With Wall Street banks sucking up all the money existence somebody had to lose a lot of money. The answer was of course the investors who were tricked and deceived into buying investments that the investment bank would never buy for its own account, based on loans that the investment bank would never have approved if they were using their own money. In fact, the investment bank would never have approved the loans even if they were  not using their own money —  but for the fact that they were making 100 cents on the dollar several times over on each loan regardless of whether it was a good loan or a bad loan.
And the investment banks knew for a fact that the fund managers of pension funds and other investors would not and indeed could not invest in high risk securities. So they it look like these were low risk securities exempt from securities regulation when in fact they were running a PONZI scheme that diverted the money from the investment vehicle to the pockets of the bankers.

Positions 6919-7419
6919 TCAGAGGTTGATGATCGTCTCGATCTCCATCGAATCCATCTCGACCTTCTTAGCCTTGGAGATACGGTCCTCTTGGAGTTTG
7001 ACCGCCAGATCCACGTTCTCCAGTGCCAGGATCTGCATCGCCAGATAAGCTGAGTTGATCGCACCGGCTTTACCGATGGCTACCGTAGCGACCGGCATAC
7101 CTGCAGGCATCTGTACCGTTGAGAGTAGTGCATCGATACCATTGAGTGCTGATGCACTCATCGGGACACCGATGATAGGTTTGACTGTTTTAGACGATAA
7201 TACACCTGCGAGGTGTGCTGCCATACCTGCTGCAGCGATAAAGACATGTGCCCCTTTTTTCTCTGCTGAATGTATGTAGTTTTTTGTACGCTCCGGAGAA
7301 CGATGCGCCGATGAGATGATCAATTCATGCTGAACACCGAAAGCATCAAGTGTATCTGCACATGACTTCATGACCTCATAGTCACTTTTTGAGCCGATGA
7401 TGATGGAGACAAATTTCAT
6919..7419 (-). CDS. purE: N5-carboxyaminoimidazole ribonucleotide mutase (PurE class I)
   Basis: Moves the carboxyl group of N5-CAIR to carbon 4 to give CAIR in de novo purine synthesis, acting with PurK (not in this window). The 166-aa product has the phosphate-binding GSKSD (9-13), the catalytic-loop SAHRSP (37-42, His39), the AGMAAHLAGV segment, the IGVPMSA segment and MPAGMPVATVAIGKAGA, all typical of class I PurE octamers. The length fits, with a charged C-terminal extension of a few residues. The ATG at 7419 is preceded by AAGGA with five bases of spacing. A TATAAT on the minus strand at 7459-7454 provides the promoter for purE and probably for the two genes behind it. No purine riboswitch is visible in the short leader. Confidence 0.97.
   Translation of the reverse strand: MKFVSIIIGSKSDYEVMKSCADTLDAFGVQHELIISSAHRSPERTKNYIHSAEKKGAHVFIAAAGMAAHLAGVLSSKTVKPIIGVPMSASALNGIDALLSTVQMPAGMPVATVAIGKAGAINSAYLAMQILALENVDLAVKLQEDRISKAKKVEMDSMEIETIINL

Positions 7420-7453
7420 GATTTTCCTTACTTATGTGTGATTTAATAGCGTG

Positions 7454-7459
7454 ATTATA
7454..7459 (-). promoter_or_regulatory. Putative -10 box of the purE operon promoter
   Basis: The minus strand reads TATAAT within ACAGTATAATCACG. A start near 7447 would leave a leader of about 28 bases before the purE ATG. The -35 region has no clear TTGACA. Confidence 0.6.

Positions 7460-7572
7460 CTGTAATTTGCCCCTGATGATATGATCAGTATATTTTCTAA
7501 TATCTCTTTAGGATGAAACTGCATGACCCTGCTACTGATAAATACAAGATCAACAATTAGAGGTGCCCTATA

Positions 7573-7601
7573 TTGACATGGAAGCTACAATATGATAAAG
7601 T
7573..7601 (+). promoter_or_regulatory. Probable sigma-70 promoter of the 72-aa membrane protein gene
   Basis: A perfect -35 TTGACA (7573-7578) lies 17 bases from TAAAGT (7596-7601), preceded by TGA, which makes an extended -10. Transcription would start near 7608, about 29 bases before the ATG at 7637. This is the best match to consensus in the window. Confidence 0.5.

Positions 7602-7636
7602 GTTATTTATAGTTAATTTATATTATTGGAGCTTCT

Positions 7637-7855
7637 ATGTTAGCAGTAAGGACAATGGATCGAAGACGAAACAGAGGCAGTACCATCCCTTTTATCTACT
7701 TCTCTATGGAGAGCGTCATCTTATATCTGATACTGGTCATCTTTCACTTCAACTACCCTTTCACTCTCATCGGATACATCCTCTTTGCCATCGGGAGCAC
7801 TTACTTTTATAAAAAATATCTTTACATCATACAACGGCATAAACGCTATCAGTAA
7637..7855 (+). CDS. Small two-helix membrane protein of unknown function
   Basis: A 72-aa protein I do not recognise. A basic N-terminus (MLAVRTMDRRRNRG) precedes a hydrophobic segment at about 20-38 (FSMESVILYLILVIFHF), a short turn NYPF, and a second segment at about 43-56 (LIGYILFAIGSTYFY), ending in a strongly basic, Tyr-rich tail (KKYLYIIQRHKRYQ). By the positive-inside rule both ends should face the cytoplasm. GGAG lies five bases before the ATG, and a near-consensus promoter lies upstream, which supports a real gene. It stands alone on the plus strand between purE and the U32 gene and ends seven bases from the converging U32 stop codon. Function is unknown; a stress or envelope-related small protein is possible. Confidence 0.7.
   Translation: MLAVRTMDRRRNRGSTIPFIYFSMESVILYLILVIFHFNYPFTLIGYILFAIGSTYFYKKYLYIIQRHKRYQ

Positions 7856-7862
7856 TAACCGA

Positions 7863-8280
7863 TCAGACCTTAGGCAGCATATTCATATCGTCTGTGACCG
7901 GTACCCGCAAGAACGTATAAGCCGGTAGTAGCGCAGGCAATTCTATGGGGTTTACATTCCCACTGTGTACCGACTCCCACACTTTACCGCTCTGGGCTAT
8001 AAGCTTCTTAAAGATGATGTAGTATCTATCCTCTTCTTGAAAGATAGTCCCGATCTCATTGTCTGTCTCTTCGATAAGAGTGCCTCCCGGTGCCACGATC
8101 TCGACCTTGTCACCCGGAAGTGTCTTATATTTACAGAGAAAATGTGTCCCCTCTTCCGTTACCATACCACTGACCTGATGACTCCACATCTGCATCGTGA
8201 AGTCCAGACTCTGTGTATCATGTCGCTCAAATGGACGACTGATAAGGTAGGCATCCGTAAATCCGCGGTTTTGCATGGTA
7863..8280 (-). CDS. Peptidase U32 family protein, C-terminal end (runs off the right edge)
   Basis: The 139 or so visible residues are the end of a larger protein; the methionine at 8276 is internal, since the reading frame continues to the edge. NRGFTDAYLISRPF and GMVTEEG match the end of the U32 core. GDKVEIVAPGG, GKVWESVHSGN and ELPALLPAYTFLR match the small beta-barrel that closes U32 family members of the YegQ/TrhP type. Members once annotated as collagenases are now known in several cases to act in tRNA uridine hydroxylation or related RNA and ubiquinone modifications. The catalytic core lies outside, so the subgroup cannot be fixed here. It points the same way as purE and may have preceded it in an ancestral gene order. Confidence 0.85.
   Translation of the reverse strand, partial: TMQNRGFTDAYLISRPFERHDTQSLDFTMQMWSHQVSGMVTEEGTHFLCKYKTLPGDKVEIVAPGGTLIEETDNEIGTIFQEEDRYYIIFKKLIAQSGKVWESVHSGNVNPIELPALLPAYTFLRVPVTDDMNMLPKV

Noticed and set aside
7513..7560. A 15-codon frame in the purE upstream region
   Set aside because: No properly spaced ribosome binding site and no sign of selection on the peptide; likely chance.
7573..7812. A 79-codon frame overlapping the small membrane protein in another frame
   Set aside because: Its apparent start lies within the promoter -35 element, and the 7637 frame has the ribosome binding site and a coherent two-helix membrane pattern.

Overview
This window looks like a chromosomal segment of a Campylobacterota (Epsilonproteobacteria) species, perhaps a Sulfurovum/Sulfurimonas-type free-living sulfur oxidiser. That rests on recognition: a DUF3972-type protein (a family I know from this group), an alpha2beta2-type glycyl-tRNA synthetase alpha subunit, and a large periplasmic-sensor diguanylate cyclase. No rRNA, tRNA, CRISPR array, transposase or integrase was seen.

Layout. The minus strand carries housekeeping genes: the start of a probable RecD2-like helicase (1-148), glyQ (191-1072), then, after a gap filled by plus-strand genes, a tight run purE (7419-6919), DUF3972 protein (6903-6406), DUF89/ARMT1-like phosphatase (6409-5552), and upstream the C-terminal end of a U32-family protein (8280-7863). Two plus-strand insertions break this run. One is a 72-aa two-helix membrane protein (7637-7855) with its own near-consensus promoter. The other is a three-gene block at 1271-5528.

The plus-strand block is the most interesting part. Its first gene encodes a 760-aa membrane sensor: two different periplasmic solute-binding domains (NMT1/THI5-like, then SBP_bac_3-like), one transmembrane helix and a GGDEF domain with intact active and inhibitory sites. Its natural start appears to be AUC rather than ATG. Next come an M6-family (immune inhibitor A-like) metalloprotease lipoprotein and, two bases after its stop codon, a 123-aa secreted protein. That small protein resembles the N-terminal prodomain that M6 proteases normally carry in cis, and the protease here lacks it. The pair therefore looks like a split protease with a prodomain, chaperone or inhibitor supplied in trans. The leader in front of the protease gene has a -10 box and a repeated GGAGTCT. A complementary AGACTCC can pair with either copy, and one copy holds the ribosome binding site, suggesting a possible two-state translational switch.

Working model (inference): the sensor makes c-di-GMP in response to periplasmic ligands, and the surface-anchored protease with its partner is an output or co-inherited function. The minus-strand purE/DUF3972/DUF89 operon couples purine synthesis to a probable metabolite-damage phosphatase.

In the end it is the little guy, the common man, who suffers the consequences. If he owns a house he’s going to lose it even though there is no balance due on the loan he received. If he manages to keep the house he’s going to pay a loan that does not exist to a creditor that never loaned him the money but who received payment on the fictitious loan several times over. It is not just the taxpayers who are getting hit and who are entitled to restitution from the financial services industry. It is everyone who lives and works (or who wants to work) who pays the price. It is a society based upon freedom and fair play that has turned into debt bondage and foul play.